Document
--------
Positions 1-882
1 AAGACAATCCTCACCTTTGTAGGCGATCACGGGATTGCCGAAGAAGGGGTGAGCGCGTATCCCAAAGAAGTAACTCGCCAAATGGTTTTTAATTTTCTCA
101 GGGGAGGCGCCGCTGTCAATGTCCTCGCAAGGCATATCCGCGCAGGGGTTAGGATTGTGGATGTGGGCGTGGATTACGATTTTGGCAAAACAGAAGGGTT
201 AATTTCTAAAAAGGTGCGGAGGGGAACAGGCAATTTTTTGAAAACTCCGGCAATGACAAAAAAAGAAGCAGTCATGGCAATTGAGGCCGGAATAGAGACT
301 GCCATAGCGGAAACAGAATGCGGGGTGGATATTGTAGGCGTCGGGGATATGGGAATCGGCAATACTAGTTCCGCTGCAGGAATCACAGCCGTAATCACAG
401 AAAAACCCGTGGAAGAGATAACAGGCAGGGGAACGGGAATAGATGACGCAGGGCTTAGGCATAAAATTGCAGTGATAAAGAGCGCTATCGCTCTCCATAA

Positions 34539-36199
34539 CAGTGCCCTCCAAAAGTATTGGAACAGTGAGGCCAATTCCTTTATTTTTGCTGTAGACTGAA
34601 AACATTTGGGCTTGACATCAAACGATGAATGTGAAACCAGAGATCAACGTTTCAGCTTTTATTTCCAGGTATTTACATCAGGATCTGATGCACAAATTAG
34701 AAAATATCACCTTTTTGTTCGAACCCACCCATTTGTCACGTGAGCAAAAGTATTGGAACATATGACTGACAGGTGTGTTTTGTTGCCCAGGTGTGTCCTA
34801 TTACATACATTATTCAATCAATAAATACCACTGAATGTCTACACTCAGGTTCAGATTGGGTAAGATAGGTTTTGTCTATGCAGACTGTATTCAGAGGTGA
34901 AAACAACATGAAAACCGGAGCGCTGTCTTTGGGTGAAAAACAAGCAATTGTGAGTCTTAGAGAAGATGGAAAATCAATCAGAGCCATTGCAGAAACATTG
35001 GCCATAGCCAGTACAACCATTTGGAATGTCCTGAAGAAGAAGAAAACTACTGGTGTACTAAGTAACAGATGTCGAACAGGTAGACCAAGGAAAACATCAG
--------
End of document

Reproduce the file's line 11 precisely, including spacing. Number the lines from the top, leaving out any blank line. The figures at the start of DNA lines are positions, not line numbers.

34801 TTACATACATTATTCAATCAATAAATACCACTGAATGTCTACACTCAGGTTCAGATTGGGTAAGATAGGTTTTGTCTATGCAGACTGTATTCAGAGGTGA